Infrastructure and sustainability?Sustainable development is critical to the future of humanity. We need to identify and ‘transition’ to paths of development that meets the needs of the present without compromising the ability of future generations to meet their own needs.
However, it is critical that in taking this intergenerational perspective, the needs of the poor today are still given the highest priority. There is no trade off between environment and development - sustainable development and the eradication of poverty are fundamentally related and mutually reinforcing. As World Summit on Sustainable Development in Johannesburg clearly stated, poverty eradication is both an overarching objective and essential requirement of sustainable development.
Infrastructure provision is at the heart of the sustainable development discourse. Infrastructure services – water, sanitation, energy, transport and telecommunications – will be fundamental to achieving the Millennium Development Goals (MDGs). Furthermore, investments now to address the enormous deficiencies of these services in many developing countries represents an enormous opportunity to support the creation of a sustainable built environment that enables individuals and communities to reach their full potential.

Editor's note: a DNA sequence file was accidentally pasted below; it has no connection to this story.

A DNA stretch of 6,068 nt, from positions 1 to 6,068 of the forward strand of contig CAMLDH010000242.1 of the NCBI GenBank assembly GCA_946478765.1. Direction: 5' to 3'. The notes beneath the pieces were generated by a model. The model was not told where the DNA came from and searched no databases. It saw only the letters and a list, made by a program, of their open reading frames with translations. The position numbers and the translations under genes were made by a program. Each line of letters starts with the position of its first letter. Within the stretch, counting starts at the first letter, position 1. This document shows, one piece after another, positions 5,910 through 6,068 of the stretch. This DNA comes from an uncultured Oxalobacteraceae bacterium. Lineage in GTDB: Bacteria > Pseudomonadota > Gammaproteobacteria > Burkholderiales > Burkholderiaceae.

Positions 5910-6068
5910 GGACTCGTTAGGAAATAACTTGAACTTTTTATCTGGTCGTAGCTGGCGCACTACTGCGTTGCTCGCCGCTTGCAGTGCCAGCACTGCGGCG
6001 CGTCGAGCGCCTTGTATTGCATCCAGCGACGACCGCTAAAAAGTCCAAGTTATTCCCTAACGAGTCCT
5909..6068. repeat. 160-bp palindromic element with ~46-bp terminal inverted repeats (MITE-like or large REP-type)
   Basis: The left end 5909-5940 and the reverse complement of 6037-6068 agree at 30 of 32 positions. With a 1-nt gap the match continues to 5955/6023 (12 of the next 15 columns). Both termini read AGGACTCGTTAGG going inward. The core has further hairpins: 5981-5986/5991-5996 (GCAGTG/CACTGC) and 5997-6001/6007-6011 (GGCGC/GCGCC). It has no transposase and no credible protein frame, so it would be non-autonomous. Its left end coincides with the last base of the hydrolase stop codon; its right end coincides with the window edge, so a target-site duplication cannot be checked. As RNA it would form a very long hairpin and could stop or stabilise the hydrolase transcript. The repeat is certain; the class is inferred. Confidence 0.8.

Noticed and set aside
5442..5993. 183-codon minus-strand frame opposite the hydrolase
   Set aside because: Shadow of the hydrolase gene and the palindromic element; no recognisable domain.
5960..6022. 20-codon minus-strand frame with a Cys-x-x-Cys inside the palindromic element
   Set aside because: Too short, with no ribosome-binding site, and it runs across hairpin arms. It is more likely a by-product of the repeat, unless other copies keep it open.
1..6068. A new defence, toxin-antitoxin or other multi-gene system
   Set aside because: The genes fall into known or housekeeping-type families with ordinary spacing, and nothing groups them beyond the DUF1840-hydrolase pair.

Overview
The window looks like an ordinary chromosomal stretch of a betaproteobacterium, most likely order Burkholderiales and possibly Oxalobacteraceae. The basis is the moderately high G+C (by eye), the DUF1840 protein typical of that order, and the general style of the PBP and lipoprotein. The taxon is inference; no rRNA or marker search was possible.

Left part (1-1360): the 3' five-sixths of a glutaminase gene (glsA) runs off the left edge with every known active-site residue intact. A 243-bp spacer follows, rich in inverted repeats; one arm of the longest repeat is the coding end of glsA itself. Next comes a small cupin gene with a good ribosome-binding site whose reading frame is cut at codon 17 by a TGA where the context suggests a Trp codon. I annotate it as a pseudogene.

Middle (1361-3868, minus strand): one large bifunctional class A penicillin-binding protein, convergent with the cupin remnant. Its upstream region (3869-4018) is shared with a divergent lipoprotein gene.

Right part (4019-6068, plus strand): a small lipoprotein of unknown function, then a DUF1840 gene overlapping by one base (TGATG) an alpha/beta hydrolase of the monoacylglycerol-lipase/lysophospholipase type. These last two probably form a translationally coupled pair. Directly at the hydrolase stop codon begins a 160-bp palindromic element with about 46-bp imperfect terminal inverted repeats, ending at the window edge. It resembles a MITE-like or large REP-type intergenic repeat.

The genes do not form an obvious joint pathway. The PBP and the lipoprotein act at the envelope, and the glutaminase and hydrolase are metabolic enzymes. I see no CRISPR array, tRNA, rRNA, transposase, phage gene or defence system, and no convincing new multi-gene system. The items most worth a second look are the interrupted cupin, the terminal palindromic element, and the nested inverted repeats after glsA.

Realising this opportunity requires a detailed appreciation of what makes infrastructure services both sustainable and pro-poor in the local context. Infrastructure should:
- Provide access for the poor to affordable services that meet their basic human needs, reduce their vulnerability to natural disasters and allow them to participate in economic activity;
- Support substantive freedoms for individuals and communities to participate in decision making that affects their wellbeing and livelihoods;
- Minimise the consumption of natural resources and the impact on biodiversity and natural systems;
- Enhance employment generation in construction, operation and maintenance;
- Be economically & operationally viable in the long term; and
- Be designed and operated through holistic consideration of social, environmental and economic costs and benefits.
Despite the apparent complexity, EAP argues that in many dimensions poverty and sustainability requirements represent a complementary agenda in infrastructure provision.
Central to achieving this complementary agenda is the quality of the institutional structures and process that govern the planning, design, delivery and operation of infrastructure services. Historically, it has often been the absence or weakness of appropriate institutions which have meant infrastructure developments have not benefited the poor or have resulted in unacceptable impacts on the environment.
Sustainability is core consideration in all aspects of EAP’s programme. One of our major initiatives is the ASPIRE tool which provides a tool for the integrated appraisal of sustainability and poverty reduction performance of infrastructure projects. Institutional sustainability is one of the four key dimensions of the ASPIRE appraisal framework.